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Meteorologist

Meteorologists study the atmosphere's physical characteristics, motions, and processes, and the way in which these factors affect the rest of our environment. The best known application of this knowledge is forecasting the weather. In addition to predicting the weather, atmospheric scientists attempt to identify and interpret climate trends, understand past weather, and analyze today's weather. Weather information and meteorological research are also applied in air-pollution control, agriculture, forestry, air and sea transportation, defense, and the study of possible trends in the Earth's climate, such as global warming, droughts, and ozone depletion.

Hours: Most weather stations operate around the clock, 7 days a week. Jobs in such facilities usually involve night, weekend, and holiday work, often with rotating shifts. During weather emergencies, such as hurricanes, meteorologists may work overtime. Operational meteorologists also are often under pressure to meet forecast deadlines. Meteorologists who are not involved in forecasting tasks work regular hours, usually in offices.

Opportunities: The Federal Government was the largest single employer of civilian meteorologists, accounting for about 37 percent. The National Oceanic and Atmospheric Administration (NOAA) employed most Federal meteorologists in National Weather Service stations throughout the Nation; the remainder of NOAA's meteorologists worked mainly in research and development or management. The U.S. Department of Defense employed several hundred civilian meteorologists. In addition to civilian meteorologists, hundreds of Armed Forces members are involved in forecasting and other meteorological work.   Employment is expected to increase about as fast as the average. Atmospheric scientists should have favorable job prospects, but opportunities in broadcasting are rare and highly competitive.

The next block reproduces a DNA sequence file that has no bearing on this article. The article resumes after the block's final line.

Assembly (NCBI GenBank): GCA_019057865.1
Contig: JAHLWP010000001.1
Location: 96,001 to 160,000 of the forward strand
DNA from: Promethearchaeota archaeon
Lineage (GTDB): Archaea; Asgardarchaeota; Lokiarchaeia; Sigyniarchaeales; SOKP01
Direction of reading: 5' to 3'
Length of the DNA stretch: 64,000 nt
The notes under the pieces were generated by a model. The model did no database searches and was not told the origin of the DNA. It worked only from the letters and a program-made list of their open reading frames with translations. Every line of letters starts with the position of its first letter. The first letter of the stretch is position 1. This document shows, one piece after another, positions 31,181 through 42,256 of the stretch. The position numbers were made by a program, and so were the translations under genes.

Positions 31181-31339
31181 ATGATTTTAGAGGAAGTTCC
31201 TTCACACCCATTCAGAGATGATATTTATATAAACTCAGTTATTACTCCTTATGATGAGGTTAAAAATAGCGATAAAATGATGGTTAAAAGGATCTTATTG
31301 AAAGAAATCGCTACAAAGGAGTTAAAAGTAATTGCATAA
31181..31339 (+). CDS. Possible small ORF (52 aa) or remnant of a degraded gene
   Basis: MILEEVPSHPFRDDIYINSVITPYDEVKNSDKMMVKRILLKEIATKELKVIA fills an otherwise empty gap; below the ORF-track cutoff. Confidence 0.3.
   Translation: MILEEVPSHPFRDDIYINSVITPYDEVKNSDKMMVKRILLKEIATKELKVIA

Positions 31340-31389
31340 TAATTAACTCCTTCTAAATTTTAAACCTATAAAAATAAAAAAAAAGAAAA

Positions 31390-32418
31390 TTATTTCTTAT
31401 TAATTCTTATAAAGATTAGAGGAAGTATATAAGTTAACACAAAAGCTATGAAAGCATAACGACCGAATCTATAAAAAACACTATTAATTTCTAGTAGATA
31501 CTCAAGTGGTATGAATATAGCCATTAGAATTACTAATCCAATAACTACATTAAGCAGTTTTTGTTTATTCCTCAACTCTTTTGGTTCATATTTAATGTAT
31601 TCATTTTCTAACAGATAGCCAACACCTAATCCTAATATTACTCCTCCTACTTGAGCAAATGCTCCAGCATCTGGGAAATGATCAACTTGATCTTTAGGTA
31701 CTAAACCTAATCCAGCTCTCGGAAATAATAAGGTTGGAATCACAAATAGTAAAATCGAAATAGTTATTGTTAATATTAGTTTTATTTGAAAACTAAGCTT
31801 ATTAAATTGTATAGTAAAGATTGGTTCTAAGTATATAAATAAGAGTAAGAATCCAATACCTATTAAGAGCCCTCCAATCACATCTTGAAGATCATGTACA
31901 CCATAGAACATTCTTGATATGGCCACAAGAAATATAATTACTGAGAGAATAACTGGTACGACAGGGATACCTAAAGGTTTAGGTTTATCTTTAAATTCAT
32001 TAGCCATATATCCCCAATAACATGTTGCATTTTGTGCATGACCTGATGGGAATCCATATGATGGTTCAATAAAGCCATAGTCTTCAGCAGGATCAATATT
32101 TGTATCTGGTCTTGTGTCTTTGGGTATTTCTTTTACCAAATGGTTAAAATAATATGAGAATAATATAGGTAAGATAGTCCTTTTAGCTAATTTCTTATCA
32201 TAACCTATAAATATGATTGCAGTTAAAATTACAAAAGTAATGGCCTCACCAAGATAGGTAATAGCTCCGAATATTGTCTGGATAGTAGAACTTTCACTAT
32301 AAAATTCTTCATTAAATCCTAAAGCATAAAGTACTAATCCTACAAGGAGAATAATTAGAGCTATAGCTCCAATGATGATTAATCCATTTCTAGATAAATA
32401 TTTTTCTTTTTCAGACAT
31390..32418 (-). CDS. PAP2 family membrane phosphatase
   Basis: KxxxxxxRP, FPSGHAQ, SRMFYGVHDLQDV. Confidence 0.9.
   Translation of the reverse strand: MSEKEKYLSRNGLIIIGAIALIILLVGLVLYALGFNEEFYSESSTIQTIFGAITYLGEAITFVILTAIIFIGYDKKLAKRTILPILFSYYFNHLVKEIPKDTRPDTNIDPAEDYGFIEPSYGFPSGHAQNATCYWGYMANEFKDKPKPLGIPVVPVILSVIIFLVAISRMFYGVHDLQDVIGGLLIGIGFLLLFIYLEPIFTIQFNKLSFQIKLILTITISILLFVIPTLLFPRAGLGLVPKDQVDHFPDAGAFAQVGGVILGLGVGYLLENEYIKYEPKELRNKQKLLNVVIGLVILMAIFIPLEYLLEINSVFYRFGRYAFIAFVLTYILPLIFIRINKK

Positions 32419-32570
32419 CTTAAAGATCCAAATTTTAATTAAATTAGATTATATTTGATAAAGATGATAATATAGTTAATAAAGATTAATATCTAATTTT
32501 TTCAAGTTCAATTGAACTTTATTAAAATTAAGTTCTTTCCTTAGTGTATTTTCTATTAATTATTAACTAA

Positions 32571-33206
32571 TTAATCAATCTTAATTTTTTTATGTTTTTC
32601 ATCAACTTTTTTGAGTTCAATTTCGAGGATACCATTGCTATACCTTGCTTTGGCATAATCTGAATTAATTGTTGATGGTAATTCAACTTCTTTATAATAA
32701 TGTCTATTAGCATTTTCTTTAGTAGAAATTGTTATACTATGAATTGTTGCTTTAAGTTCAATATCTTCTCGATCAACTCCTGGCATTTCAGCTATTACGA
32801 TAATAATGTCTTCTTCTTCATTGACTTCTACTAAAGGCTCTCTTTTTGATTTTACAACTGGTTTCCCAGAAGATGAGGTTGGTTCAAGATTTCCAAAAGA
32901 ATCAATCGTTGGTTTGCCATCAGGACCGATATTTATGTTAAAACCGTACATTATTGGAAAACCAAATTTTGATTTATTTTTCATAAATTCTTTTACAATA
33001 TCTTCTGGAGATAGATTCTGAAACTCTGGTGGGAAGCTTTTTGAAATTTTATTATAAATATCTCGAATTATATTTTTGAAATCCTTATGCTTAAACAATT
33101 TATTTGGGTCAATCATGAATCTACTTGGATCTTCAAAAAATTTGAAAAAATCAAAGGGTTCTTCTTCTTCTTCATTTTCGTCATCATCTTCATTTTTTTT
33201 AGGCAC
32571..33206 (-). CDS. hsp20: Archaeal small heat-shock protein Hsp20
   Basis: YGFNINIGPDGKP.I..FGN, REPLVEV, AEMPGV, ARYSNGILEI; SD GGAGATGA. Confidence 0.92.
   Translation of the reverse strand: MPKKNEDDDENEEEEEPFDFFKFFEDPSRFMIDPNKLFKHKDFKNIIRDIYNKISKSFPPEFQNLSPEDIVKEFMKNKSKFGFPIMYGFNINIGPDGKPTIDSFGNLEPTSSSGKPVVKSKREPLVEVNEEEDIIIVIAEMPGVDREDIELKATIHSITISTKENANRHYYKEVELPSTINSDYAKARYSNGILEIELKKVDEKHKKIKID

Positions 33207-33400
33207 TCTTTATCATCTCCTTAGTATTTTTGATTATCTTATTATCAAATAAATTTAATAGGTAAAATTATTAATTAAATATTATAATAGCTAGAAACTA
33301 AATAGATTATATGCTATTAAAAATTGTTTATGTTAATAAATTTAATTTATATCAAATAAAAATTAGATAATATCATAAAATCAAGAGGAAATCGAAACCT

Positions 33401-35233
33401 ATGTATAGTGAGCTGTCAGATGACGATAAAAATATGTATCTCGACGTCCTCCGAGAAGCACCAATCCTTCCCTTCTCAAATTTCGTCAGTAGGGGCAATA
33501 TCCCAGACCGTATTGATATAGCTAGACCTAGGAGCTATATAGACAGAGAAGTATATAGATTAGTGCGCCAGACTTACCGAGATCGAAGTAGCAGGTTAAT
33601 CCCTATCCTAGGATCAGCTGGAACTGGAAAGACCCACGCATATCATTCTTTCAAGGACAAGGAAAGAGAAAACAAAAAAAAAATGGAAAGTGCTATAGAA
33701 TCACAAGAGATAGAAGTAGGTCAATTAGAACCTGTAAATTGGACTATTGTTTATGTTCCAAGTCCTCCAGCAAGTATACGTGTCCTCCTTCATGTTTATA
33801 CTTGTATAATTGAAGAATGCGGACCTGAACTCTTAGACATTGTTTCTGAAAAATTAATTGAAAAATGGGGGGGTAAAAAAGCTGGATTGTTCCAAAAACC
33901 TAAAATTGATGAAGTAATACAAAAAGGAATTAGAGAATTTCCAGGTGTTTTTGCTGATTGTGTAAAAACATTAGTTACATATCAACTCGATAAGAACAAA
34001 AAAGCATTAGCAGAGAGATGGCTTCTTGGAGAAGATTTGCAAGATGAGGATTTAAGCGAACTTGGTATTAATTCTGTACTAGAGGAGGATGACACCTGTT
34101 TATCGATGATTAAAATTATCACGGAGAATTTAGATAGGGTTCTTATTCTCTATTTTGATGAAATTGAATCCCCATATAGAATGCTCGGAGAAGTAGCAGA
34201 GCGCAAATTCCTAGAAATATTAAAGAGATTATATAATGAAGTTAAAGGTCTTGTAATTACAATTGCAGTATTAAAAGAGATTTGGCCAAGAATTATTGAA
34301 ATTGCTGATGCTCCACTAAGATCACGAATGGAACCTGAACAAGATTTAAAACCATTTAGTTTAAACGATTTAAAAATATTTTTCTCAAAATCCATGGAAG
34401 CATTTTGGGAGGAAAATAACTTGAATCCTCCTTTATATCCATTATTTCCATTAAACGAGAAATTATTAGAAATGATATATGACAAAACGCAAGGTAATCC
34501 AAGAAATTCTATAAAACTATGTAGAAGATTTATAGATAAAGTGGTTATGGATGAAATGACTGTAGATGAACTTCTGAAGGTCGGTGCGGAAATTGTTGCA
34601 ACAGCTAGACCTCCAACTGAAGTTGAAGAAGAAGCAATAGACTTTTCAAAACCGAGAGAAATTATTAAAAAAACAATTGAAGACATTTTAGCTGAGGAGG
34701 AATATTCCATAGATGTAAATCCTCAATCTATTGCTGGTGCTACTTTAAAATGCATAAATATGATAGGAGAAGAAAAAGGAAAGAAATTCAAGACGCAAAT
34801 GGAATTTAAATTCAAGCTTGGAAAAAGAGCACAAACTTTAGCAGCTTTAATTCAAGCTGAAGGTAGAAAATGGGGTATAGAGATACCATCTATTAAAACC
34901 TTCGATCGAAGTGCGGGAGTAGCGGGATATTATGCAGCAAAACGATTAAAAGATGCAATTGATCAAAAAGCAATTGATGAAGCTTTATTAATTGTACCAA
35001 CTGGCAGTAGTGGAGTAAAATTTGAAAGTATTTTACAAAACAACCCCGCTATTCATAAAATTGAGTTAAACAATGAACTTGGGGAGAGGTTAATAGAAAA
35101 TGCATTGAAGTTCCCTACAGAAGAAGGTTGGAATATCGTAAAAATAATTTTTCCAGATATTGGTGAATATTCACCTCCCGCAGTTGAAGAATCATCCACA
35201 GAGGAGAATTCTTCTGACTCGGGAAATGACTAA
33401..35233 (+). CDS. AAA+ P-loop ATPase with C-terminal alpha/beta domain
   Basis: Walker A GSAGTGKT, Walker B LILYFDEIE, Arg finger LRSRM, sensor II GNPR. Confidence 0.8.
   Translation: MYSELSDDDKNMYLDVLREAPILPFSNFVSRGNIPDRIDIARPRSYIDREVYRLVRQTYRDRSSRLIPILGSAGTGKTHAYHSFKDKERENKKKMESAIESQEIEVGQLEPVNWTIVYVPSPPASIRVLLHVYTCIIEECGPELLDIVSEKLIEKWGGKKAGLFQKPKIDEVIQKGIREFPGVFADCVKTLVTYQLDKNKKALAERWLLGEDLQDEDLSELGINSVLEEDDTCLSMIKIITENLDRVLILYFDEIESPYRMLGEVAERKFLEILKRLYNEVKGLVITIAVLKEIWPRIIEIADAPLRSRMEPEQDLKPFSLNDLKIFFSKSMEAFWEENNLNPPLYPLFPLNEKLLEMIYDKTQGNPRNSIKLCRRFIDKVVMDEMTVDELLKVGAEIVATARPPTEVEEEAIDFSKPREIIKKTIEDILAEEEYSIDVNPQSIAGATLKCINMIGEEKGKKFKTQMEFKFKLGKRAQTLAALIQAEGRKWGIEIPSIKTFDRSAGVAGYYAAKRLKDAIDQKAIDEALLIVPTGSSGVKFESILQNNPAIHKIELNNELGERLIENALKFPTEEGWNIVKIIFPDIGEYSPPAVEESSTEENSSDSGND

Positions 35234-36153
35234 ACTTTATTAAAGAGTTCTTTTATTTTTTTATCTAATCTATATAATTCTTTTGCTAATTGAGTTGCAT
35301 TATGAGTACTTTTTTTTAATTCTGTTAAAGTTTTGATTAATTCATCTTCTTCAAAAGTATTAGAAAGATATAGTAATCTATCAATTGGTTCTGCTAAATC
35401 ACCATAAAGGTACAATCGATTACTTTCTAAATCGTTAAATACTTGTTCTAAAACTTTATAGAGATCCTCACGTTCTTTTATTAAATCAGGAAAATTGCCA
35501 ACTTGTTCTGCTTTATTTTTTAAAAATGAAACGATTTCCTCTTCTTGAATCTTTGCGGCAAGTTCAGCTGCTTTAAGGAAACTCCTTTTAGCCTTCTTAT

Pay: The average salary for meteorologists employed by the Federal Government was $84,882 in 2007. Many meteorologists in the Federal Government with a bachelor's degree received a starting salary of $35,752, or slightly higher in areas of the country where the prevailing local pay level is higher.

Training: A bachelor's degree in meteorology or atmospheric science, or in a closely related field with courses in meteorology, usually is the minimum educational requirement for an entry-level position as an atmospheric scientist. A master's degree is necessary for some positions, and a Ph.D. degree is required for most basic research positions.

Citation: Suggested citation: Bureau of Labor Statistics, U.S. Department of Labor, Occupational Outlook Handbook, 2008-09 Edition , Atmospheric Scientists, on the Internet at http://www.bls.gov/oco/ocos051.htm (visited July 22, 2009 ).

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